Then on March 12th, as the number of confirmed cases of COVID-19 grew in New York City, de Blasio declared a state of emergency. Restaurants were mandated to reduce capacity by 50 percent.
Neir’s staff removed half the dining tables and bar stools. “It reduced our revenue, but we were able to push forward,” Gordon says. “We were rolling with it.”
Even as information about the spreading pandemic came in dribs and drabs, karaoke night still saw people “out in droves,” says Gordon. “There wasn’t a clear message from our leaders about the gravity of the situation. So people just kept going.”
Later in March, restaurants and bars were limited to takeout and delivery. 90 percent of Neir’s business was onsite, and Gordon and his team had only 48 hours to transition. They managed to link online ordering from their website to a tablet inside the restaurant.
Meanwhile, suppliers couldn’t keep up with restaurateur’s frantic orders of takeout containers and plastic utensils. “Takeout containers were our toilet paper,” says Gordon.
When the takeout-only mandate went into effect on St Patrick’s Day, they were ready with a corned beef and cabbage takeout special, and half price Guinness. Gordon bought 64 ounce growlers for draft beer to go. The growlers sold out within hours.
Gordon marketed aggressively on Instagram and Facebook, encouraging people to keep Neir’s going by buying food and drinks. The night before the shutdown, an Instagram post with a photo of a gloved hand holding two Jell-O shots suggested getting “a dozen to share with family and friends when you get home.”
Ed Wendell, president of Woodhaven Cultural and Historical Society, stopped by for a drink and three-way fries covered with cheddar, American and Swiss cheese and bacon, his favorite menu item. “A lot of us not only love the place, but we love the people who run it,” Wendell explained.
Although sales dropped below 50 percent, Gordon was heartened by a flood of texts from customers telling him they bought a shirt online or were picking up lunch. One patron tagged him in a photo of an entire dinner table filled with Neir’s to go containers. The same people who had drummed up support when the bar almost closed were still helping Neir’s thrive.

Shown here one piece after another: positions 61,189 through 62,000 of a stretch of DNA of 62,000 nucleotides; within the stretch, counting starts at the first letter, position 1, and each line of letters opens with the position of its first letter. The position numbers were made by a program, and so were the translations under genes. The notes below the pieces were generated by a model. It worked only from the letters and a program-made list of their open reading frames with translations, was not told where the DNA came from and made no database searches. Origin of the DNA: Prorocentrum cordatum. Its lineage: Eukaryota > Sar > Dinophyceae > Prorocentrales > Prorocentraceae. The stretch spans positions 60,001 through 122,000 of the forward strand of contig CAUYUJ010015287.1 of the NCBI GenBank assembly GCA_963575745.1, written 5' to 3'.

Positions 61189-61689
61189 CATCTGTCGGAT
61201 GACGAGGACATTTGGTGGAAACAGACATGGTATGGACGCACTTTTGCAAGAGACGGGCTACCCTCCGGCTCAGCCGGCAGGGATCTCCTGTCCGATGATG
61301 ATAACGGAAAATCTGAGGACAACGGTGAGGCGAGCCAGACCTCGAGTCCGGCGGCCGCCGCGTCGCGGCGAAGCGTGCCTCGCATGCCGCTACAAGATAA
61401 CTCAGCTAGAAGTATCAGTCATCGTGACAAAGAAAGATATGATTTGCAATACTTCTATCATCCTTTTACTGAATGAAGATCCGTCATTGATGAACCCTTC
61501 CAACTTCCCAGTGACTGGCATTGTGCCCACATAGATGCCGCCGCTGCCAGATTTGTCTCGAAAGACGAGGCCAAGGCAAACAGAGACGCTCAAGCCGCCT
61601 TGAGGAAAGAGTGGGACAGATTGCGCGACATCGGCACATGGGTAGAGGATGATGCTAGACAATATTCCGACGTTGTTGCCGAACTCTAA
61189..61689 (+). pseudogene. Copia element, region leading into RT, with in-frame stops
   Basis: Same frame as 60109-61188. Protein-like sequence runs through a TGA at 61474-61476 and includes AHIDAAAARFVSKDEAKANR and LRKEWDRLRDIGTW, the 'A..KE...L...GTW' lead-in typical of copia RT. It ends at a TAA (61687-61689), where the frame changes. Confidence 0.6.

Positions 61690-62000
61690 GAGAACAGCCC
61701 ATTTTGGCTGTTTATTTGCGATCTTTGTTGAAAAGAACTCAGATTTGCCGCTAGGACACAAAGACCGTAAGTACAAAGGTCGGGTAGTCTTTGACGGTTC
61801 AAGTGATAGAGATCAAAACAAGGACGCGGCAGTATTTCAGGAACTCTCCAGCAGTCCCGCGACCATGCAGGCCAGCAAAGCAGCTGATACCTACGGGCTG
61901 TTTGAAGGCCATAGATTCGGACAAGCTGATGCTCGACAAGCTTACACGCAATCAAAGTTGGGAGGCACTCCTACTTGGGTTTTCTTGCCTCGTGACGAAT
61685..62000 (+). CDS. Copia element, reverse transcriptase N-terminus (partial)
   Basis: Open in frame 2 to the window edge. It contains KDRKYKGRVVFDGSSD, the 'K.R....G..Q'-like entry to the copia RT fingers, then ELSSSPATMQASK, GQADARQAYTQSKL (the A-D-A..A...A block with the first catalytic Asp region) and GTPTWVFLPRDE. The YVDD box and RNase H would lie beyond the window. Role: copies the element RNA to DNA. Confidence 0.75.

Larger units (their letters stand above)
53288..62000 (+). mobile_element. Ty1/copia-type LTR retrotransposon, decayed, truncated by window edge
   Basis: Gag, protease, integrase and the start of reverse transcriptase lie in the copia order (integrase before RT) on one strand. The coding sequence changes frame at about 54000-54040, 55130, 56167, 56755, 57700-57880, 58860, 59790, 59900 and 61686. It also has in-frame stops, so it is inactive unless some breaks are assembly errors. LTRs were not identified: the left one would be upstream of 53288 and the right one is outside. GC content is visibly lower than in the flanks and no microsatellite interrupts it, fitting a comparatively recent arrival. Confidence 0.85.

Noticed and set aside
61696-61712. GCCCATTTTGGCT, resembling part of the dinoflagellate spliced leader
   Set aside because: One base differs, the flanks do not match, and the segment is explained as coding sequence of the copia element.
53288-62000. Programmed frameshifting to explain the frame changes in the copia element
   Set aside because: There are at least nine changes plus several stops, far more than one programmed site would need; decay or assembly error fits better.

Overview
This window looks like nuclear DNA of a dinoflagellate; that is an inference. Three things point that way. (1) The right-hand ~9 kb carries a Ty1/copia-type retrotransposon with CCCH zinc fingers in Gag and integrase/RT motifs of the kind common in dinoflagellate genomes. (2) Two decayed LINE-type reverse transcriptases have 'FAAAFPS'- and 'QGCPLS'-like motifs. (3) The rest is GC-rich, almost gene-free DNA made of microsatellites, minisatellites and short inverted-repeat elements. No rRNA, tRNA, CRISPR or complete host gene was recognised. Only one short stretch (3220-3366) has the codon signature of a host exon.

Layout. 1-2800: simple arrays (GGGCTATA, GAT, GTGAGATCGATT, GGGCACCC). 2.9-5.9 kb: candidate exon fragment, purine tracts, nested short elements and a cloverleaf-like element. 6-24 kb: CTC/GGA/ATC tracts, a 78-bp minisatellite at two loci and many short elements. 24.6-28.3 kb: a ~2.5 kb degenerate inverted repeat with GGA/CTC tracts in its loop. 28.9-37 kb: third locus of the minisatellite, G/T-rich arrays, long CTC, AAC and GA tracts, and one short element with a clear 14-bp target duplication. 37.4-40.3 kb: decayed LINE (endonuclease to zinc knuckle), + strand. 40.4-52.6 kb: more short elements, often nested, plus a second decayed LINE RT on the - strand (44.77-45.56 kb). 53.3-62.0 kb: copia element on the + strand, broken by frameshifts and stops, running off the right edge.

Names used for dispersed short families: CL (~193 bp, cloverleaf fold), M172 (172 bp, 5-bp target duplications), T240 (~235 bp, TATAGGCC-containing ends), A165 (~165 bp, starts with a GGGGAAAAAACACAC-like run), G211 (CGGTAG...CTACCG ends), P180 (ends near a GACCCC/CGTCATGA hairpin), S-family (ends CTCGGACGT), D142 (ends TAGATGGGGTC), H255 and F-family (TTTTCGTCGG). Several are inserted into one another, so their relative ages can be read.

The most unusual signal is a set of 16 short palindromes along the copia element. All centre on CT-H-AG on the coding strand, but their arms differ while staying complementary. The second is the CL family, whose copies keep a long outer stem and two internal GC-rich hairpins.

But as news reports of the deadly virus poured in, Gordon’s discomfort mounted. “It’s an extended family, and I feel responsible for people,” he says. “I didn’t feel like I could keep them safe. It would be irresponsible to encourage them to come out.”
To protect staff and guests from undue risk, Gordon decided to close for April. “We can always make money, but we can’t recover a lost life.”
“They say the peak of the virus is coming up in the next few weeks, and we have to keep people safe,” says Neir’s Manager Yvette Ramos. “We don’t want out workers and customers coming in and God forbid something happens.”
March 31st marked the last day of regular takeout and delivery service. On April 1st and 2nd, the Neir’s team used its remaining inventory to put together free meals of burgers, wings and quesadillas for frontline workers and locals in need of a hot meal.
Rent was due April 1st, but Gordon was busy applying for relief assistance, including the federal Paycheck Protection Plan and Economic Injury Disaster Loan. He plans to ask Shi for two months’ rent forgiveness.
If Shi doesn’t agree, “he’s probably gonna have to wait till that money comes in,” says Gordon. “My priority now is to keep money in the pockets of the staff who've been with me so long, and pay the landlord after.”
Though three months have passed since the handshake deal, lease negotiations continue. Gordon, Shi and their attorneys continued meeting at the Queens Chamber of Commerce office with Grech and others. They’d come close to signing when coronavirus escalated, putting the lease on the backburner.
While not having a lease is unnerving, everything has shifted in light of the pandemic.
“It’s not the rent anymore,” says Gordon.